This is the job I’ve been training for my whole life, I think.
My credentials: I've worked out at least five days a week since I was 12 years old. In my career, I've written 15 books about fitness and health — including Buns of Steel and Fitness for Dummies — and managed gyms all over the world. I've got certifications, a master's degree and I've served on the board of directors for the American Council on Exercise. As I said, born for this.
So, when they tasked me with organizing titles to see what's what, I immediately decided to make it a physical challenge. I'd do every single video, even the ones for pregnant ladies. I routinely work out about 100 minutes a day anyway — about the same amount of exercise I'd have to do to complete this task by the August deadline they set for me.
You know that person you meet at a party and after speaking with her for 10 minutes you decide she's your frenemy? That's how it is with yoga and me. We've never gotten along and, while we don't trash talk each other, we avoid each other like a bed bug infestation.
Yoga seems to enjoy highlighting my weaknesses. As a typical runner, the last time I stretched was never. Even the most basic yoga poses make my joints behave as if they are bolted into place. Twisting my spine or pressing my heels into the floor are not options. I'm glad I'm doing this alone in the privacy of my own bedroom rather than a studio full of supple, bendy yoga snobs.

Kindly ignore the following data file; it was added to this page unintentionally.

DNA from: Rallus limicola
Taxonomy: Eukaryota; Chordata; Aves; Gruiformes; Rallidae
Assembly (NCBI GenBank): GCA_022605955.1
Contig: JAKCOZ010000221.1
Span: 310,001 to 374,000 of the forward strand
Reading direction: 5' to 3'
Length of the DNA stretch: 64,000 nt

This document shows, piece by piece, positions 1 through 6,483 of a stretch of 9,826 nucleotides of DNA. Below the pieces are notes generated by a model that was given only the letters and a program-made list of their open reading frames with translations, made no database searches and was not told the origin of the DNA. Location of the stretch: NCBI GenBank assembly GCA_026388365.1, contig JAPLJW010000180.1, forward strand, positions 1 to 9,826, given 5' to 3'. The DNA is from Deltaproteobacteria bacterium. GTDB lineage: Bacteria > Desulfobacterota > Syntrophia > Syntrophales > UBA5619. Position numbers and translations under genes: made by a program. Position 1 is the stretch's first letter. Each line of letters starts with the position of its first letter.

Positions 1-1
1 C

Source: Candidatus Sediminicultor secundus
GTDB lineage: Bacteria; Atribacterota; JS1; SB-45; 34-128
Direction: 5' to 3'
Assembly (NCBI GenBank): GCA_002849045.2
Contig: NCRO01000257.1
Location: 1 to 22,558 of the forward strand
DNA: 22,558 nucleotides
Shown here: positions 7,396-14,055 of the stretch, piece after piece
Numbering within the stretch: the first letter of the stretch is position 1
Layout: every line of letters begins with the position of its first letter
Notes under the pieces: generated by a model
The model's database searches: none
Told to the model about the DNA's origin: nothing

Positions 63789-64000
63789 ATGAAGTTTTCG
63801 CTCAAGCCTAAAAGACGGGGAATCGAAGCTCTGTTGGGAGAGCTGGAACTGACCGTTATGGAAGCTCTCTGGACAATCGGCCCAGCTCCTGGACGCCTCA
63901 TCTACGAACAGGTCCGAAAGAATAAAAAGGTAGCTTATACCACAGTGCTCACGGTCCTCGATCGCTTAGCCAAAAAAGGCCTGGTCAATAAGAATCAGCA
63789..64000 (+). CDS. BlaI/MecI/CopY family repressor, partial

This strained relationship is the reason I decided to kick off my 100 hours with Yoga for Beginners. I have come to make peace. Let the golden ball of light wash over my joyful heart or whatever. The workout is led by a woman with the most yogish name ever: Shiva Rea. I figure with a moniker like that her workout should be all gentle and forgiving.
Not. This 25-minute practice kicks my butt. By minute five, my Downward Dog muscles are aching. The back of my arms scream three times each time we do a Chaturanga narrow push-up — once for each head of my triceps muscles. Then, my video buffers briefly during Boat Pose, so I am left floating my thighs off the mat for what feels like an hour.
But I get through it and decide to move on to an abs workout. After popping out a kid — OK, so it was nine years ago! — core is one of my trouble zones for sure. And what's the first program in the 5-Day Ab Express playlist? More yoga! More Shiva!
At one point, I find myself on my back thrashing my arms and legs around like a waterbug trying to right itself, abs burning with effort. In fact, I'm beginning to realize that any movement in yoga that resembles a flailing insect makes me feel a bit silly, but also rips apart my muscle fibers at the microscopic level.
By the time I'm finished with these two workouts, I am completely humbled. To me yoga has always seemed like a trendy waste of time. I've viewed it as a pastime for sweat-averse people, who like to wave their body parts around for three quarters of an hour just to say they've done something. I might have to admit I haven't given yoga enough credit for being the formidable workout that it is. Respect.
Hopefully by the end of this challenge, I can let go of old grudges and perhaps grab onto my toes with a straight leg. We shall see.
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